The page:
This thesis is based upon a prospective experimental study design where 18 healthy normal weight individuals, 12 men and 6 women, aged 26 (6.6) years, increased their energy intake with in average 70 % during four weeks. Simultaneously their physical activity was limited to a maximum of 5000 steps per day. An age and gender matched control group (n=18), was recruited and asked not to change their eatingand physical activity habits for four weeks. Long-term follow-up measurements were performed after 6 and 12 months and 2.5 years after the intervention.

During the intervention body weight increased with 6.4 (2.8) kg and measurements of body composition showed an increase of both fat mass and fat free mass after the intervention. Lower physical and mental health scores on SF-36 as well as depressive symptoms were found compared to baseline. They were temporary and when followed up 6 and 12 months after the intervention, physical and mental health had returned to baseline values, despite a somewhat increased body weight. The main essence of adopting an obesity provoking behaviour was lack of energy emerging from five structures: influenced self-confidence, commitment to oneself and others, managing eating, feelings of tiredness and physical impact. Laboratory measurements showed an increase of ALT above reference limits in 14 of the 18 participants during the intervention and HTGC increased, although this was not related to the increase in ALT levels. Twelve months after the intervention an increase of body weight with 1.5 (2.4) kg was found compared to baseline (p=0.018), fat free mass was unchanged compared to baseline while fat mass had increased, + 1.4 (1.9) kg (p=0.01). Two and a half years after the intervention an increase of body weight with 3.1 (4.0) kg was found compared to baseline (p=0.01), while there was no change in controls compared to baseline, + 0.1 (2.5) kg (p=0.88).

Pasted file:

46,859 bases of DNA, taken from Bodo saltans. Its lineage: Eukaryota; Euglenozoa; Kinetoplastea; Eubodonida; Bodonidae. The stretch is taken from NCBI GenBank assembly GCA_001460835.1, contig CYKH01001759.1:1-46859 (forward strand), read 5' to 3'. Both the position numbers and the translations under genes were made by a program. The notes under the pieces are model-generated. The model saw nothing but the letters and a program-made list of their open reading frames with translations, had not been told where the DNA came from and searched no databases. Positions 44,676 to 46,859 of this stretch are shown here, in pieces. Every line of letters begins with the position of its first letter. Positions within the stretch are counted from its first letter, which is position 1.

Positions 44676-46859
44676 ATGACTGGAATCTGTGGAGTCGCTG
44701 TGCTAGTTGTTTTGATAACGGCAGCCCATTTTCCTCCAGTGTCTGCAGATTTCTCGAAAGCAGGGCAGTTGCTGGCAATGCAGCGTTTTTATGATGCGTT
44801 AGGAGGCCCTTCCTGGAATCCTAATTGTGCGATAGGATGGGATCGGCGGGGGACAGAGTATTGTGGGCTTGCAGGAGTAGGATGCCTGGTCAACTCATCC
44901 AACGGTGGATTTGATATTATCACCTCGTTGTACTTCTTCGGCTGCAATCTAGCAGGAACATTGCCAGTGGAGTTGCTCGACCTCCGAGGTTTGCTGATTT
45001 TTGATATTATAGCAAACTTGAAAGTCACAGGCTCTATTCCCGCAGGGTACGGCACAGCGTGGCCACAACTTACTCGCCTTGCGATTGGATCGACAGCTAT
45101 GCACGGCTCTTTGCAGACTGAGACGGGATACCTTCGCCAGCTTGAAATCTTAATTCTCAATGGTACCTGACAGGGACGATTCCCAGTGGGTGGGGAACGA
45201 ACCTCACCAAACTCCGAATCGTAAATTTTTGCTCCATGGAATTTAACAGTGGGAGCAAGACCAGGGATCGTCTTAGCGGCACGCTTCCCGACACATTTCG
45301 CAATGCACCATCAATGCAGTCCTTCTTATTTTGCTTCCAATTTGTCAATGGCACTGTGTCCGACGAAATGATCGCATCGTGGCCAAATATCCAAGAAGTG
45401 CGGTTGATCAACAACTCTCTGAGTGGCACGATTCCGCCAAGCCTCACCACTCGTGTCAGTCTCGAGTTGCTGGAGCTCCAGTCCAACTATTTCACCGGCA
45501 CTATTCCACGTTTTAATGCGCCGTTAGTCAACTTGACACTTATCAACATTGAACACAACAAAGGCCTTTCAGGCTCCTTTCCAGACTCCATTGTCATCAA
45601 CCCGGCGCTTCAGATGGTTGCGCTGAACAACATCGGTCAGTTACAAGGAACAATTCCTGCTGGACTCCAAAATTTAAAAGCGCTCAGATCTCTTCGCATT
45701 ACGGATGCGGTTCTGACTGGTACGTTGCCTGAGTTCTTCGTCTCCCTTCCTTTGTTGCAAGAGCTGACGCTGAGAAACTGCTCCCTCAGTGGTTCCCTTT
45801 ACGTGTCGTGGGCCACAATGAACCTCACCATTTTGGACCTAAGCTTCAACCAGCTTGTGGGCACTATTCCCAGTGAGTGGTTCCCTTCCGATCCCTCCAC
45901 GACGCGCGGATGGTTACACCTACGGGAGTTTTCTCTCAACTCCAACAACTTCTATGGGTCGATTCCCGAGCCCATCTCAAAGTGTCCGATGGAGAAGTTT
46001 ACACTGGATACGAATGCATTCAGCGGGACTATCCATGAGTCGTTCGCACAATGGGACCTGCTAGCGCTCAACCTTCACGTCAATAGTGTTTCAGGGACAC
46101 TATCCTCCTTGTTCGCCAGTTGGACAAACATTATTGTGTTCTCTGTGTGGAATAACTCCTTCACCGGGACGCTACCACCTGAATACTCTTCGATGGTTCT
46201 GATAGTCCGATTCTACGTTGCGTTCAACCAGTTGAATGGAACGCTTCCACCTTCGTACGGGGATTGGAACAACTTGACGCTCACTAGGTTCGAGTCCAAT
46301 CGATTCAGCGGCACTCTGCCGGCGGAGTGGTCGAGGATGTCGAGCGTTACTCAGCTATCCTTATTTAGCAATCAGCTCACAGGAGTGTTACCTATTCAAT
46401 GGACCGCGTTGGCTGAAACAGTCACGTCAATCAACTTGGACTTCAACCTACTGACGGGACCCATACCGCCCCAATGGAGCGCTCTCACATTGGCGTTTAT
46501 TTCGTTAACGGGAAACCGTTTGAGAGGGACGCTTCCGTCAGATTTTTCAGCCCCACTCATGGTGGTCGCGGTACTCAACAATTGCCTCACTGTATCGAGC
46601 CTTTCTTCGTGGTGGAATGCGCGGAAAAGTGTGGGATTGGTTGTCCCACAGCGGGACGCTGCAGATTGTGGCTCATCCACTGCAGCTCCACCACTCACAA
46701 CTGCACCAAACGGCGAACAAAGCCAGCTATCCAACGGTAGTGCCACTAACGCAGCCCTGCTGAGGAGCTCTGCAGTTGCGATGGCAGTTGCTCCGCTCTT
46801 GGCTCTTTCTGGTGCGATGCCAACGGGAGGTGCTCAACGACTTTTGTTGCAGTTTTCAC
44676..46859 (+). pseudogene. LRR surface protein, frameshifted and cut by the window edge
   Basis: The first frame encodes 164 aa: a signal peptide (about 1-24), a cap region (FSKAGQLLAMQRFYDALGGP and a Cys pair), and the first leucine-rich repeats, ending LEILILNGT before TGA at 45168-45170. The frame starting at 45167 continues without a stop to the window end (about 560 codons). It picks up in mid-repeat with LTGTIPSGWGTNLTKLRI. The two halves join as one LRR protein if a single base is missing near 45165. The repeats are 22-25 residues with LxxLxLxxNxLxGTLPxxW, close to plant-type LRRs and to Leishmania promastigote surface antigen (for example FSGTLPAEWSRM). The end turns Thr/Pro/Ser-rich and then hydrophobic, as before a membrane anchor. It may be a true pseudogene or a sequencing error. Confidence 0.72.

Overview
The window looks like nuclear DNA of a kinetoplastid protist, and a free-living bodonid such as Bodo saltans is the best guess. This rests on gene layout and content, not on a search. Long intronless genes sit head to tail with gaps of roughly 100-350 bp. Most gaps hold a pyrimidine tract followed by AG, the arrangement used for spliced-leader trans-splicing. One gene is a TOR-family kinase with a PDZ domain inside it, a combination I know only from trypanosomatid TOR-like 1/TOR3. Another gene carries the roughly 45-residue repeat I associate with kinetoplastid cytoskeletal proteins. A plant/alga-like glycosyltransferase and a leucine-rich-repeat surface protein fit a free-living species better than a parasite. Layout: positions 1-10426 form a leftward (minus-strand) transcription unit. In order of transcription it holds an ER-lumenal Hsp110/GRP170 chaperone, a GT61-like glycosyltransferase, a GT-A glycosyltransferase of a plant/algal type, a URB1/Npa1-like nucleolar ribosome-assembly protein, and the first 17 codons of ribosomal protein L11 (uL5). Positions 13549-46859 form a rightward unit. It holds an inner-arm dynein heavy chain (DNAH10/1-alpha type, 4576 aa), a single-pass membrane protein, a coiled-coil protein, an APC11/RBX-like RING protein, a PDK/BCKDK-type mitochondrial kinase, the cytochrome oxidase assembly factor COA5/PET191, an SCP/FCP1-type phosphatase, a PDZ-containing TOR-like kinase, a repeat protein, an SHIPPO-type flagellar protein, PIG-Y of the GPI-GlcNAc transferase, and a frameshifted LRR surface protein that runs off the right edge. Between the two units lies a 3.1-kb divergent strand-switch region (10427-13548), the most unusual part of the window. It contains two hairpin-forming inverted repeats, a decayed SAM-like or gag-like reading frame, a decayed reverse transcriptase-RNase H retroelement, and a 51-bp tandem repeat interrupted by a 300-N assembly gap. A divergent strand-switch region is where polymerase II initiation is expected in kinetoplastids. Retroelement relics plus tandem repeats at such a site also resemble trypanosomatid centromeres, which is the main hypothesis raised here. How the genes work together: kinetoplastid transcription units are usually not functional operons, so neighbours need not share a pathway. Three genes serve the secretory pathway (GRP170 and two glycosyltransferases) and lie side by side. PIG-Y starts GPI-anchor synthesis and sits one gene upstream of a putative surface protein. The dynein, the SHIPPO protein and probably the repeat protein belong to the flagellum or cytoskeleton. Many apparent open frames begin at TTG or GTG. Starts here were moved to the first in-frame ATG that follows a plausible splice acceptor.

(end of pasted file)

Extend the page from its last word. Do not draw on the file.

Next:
Hyper-alimentation and limited physical activity during a short-term period of 4 weeks is sufficient to temporarily induce worsened HRQoL, cause depressive symptoms and lack of energy in healthy normal weight individuals. There were also temporary but clear effects on biochemical markers, suggesting that hyperalimentation per se can induce profound ALT elevations in less than 4 weeks. During the intervention both fat mass and fat-free mass increased while after 12 months there was only an increase of fat mass which was greater than expected from epidemiological studies. The marked difference between the increase in body weight in the intervention- and control group at 2.5 years also raises the question whether there is a long-term effect of increasing fat mass after a short period of hyperalimentation.

Place, publisher, year, edition, pages
Linköping: Linköping University Electronic Press, 2010. 86 p.
Series
Linköping University Medical Dissertations, ISSN 0345-0082 ; 1200
National Category
Medical and Health Sciences
Identifiers
urn:nbn:se:liu:diva-60171 (URN)978-91-7393-331-5 (ISBN)
Public defence
2010-10-01, Berzeliussalen, Hälsouniversitetet,, Campus US, Linköpings universitet, Linköping, 09:00 (Swedish)
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Available from: 2010-10-11 Created: 2010-10-07 Last updated: 2010-10-11Bibliographically approved

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Kechagias, StergiosErnersson, ÅsaDahlqvist Leinhard, OlofLundberg, PeterLindström, TorbjörnNyström, FredrikLänne, Toste

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Kechagias, StergiosErnersson, ÅsaDahlqvist Leinhard, OlofLundberg, PeterLindström, TorbjörnNyström, FredrikLänne, Toste
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Internal MedicineFaculty of Health SciencesDepartment of Endocrinology and Gastroenterology UHLNursing ScienceCenter for Medical Image Science and Visualization (CMIV)Radiation PhysicsDepartment of Radiation PhysicsDivision of Cardiovascular MedicineDepartment of Cardiology in Linköping